Or more respect than protection. I don’t know if she needs protection, but respect, yeah.

Tell me that I’m wrong, and that’s cool. I look for that. I still feel like a student.


Were you surprised by the discussion about the lack of women in Between the World and Me?
Not surprised. I wouldn’t change that about that book, though. That book is 176 pages. It is what it is. My view on art, though, is a little different from most people’s. When Girls first came out, there was this whole thing: “Why is Girls so white?” I want Lena Dunham to make the show she wants to make; I just want other people to have the chance to make shows too. The problem is not that Lena Dunham’s world is totally white. That’s her world. She’s an artist. She’s not a policy maker. But there are other worlds too, and other people should have the opportunity to put those worlds on display. It’s the same for Between the World and Me, and this takes it back to the whole thing of being the best or the most representative. A book can’t carry the entire weight of all the nuance and texture of the black community. It’s just one dude who not too long ago was on unemployment. What people need to do is read other folks. This is not the only African American memoir. There’s other stuff out there that should be explored.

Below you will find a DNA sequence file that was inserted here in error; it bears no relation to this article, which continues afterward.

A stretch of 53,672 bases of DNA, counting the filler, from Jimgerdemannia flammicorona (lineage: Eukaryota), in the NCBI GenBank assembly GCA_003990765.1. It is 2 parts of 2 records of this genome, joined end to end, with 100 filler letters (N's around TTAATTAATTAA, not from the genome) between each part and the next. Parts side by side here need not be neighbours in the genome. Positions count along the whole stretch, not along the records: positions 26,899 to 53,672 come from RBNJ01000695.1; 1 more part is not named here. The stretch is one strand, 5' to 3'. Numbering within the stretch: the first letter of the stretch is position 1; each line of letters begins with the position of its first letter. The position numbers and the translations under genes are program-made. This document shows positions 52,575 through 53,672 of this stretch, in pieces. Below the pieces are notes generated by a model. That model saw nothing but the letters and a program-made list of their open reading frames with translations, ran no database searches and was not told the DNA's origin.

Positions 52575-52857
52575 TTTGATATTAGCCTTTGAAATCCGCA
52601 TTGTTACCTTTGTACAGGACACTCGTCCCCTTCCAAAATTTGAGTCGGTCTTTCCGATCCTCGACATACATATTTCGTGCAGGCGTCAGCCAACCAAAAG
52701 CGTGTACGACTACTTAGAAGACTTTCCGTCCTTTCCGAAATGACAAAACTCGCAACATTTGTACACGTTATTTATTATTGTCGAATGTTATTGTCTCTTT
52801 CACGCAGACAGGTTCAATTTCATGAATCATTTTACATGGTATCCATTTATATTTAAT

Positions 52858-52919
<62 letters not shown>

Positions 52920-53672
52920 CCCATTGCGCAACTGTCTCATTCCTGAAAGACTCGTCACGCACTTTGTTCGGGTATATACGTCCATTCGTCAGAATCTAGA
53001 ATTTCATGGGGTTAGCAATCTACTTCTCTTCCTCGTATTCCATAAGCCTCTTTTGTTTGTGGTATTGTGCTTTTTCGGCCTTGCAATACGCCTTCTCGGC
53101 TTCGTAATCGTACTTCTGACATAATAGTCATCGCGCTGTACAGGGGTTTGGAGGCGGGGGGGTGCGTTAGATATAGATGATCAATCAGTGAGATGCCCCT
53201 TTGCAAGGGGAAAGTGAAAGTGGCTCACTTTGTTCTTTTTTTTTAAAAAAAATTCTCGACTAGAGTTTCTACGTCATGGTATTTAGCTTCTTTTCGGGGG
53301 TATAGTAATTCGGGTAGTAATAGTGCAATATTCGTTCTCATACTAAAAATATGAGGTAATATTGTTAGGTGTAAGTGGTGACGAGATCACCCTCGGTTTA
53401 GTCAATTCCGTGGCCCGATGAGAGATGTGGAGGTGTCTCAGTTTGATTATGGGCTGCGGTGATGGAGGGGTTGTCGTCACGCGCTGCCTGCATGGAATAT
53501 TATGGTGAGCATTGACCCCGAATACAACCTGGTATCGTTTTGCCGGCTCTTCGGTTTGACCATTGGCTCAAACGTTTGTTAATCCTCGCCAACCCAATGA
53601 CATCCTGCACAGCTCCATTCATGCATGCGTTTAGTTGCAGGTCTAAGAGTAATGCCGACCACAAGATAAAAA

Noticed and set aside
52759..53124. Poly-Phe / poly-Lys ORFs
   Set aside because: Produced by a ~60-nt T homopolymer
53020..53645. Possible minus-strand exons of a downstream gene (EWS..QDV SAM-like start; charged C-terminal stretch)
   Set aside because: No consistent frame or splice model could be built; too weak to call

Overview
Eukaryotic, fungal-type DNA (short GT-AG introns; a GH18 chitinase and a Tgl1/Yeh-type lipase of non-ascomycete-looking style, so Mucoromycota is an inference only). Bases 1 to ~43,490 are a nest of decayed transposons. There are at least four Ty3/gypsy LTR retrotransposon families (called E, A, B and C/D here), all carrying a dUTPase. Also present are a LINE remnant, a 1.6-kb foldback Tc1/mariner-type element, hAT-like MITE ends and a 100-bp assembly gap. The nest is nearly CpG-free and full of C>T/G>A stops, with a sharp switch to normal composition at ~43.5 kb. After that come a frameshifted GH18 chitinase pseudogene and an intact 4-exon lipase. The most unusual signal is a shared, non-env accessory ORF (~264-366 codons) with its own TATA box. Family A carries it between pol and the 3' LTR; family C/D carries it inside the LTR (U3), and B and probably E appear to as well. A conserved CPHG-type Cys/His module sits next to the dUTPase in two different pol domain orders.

What was unemployment like?
I was scared. I was scared for my son and, at that time, my girlfriend. I didn’t have anything else to offer the world, so this was going to be it. Either it was going to hit or it wasn’t, but this was what I was going to do. I had dropped out of school. I had no proof that I was capable of doing much else. I had been laid off from Time magazine. That was the third job I’d lost, and I was like, Maybe I don’t have it, but I have to do it; I don’t have anything else. So it was incredibly scary.

Dealing with your partner then, was it “You can do it!” or more like “So you know you’ve got to get a job, right?”